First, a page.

The China Coast Guard has ‘bulked up’ the size, numbers and firepower of its ships, blurring the traditional role usually associated with such organisations.
The China Coast Guard (Zhōngguó Hǎijĭng, or CCG) is believed to be the world’s largest coast guard and serves as a coordinating agency for law enforcement as well as maritime search and rescue (SAR) in the territorial waters of the People’s Republic of China.
The CCG was originally the maritime security arm of the Public Security Border Troops, a paramilitary organisation under the Ministry of Public Security (MPS). However, in March 2013 the central government in passed the State Council Institutional Reform and Functional Transformation Plan, which mandated the restructuring of the then-State Oceanic Administration (SOA) – a civilian agency under the State Council – and the incorporation of all maritime law enforcement units into the CCG under SOA command from July 2013.
This arrangement turned out to be relatively short-lived. Oversight of the CCG under a civilian administration resulted in co-ordination challenges with People’s Liberation Army Navy (PLAN) in maritime security operations, prompting the government to introduce another round of reshuffling. In March 2018 the SOA was dissolved and its responsibilities subsumed into the newly formed Ministry of Natural Resources, while the CCG was transferred from civilian control to the People’s Armed Police (PAP) from July 2018, ultimately returning it under the umbrella of the Central Military Commission (CMC).
Although there appears to be no seismic changes in the assigned missions from when the CCG was under the civilian control of the State Council and the SOA, reports in state-owned media including the China Daily and Global Times newspapers have suggested that the enforcement powers of the CCG would have been expanded under new legislation, enabling the service to “play a bigger role in emergencies and crises, including war”.
PAP commander General Wang Ning was quoted by the China Daily noting that the CCG has benefited from “new command systems, operational mechanisms, and co-ordination patterns” that has conferred new status and powers beyond its earlier mandate under civilian administration. However, the role of the CCG during periods of tension or conflict remains unclear, although some China-based commentators have noted the potential of the service being deployed for joint military drills and other routine drills with the PLAN.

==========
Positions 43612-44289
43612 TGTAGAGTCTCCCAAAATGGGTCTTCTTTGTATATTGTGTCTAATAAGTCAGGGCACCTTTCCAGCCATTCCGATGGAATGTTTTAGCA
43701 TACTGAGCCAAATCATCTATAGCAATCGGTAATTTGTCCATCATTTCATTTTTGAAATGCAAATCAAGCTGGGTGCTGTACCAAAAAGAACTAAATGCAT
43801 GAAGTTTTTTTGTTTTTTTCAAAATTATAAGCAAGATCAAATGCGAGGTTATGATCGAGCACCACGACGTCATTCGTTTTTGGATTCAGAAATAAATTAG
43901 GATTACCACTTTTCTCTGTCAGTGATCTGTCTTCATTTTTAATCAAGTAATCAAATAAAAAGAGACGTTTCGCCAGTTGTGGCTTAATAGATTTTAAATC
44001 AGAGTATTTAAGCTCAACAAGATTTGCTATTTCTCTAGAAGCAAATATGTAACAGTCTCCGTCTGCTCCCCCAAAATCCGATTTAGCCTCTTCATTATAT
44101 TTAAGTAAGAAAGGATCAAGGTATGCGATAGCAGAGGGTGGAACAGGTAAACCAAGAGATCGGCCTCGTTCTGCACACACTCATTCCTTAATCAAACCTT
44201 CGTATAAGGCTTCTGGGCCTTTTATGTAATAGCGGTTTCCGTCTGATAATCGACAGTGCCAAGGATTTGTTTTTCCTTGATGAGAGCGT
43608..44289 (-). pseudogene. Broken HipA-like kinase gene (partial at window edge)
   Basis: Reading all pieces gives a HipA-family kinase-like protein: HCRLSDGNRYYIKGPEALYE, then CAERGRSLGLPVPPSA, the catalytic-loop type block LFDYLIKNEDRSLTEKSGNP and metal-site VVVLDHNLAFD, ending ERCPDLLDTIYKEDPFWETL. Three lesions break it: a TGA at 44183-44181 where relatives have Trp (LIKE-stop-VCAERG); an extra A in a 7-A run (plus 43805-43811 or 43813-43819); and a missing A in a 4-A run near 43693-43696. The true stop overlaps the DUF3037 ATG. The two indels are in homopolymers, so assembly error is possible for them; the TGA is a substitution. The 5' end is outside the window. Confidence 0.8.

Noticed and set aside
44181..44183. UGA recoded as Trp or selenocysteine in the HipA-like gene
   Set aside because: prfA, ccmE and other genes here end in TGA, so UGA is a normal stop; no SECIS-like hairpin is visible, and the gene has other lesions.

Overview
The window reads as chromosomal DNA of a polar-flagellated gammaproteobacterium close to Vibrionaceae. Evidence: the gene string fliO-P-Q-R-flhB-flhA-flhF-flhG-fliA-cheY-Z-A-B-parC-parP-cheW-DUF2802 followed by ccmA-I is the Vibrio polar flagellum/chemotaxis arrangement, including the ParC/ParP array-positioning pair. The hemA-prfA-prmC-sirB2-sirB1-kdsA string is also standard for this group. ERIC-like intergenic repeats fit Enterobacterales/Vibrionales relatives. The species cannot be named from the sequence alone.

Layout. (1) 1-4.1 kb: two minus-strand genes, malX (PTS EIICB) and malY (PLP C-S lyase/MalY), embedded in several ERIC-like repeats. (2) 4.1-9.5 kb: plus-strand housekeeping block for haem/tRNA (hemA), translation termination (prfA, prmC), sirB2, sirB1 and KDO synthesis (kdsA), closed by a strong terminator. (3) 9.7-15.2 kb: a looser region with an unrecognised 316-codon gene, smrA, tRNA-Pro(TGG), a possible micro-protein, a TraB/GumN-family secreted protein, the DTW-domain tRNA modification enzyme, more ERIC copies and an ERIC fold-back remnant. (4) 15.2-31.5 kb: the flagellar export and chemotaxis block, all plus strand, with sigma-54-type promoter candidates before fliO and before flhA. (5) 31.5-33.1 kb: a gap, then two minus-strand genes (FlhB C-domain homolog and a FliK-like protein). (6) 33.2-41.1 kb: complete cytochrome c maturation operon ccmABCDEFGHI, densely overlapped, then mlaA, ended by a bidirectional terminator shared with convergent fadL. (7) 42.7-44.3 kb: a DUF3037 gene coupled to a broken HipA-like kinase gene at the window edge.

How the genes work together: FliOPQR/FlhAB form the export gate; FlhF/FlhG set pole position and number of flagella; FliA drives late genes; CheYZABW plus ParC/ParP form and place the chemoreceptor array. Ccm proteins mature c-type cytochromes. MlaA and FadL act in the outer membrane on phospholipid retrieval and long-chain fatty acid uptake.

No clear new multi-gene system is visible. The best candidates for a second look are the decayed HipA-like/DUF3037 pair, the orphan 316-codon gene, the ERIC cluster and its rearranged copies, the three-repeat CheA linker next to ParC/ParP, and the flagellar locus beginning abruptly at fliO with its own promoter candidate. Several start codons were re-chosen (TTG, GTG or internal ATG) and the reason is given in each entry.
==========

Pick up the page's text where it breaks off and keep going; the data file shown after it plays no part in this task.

More than meets the eye
CCG assets have often been deployed for missions beyond the service’s declared law enforcement and maritime security remit. Its vessels have regularly been involved in territorial disputes in the South China and East China Seas. For example, CCG vessels were involved in a stand-off with the Philippine Coast Guard over the disputed Scarborough Shoal in 2012, which resulted in China seizing and blockading the shoal up to October 2016, when the CCG vessels left the waters without an announcement.
In February 2017, CCG vessels sailed near the disputed Senkaku/Diaoyu Islands – which are controlled by Japan but also claimed by China – in the East China Sea, reportedly entering their 12 nautical mile (nm) boundaries before moving to the contiguous zone just outside territorial waters. Japanese media noted that the intrusion marked the fourth time in 2017 that Chinese ships entered Japanese waters off the islands and followed two days after then-US Secretary of Defense Jim Mattis visited Tokyo and reiterated that the defence treaty with Japan also covers the disputed Islands.
‘High end’ capabilities
China now possesses a coast guard fleets that can even overmatch some of the naval forces in the Asia Pacific region. Indeed, the predecessor of the CCG under MPS command had already received retired PLAN surface combatants that were partially disarmed and refurbished for coast guard duty.
More recently, the CCG embarked on a sustained effort to modernise and expand its fleet, commissioning of a large number of modern, purpose-built ships, with over 100 new ships entering service over the last seven years. The fleet size is now understood to number well over 200 vessels. These include the largest coast guard ships in the world: two 12,000 tonne, 165m long cutters that far outclass any other ship operated by regional coast guards including Japan’s 6,500 tonne Shikishima-class cutters – and are even 50 percent larger than the US Navy’s 9,800 tonne Ticonderoga-class guided missile cruisers.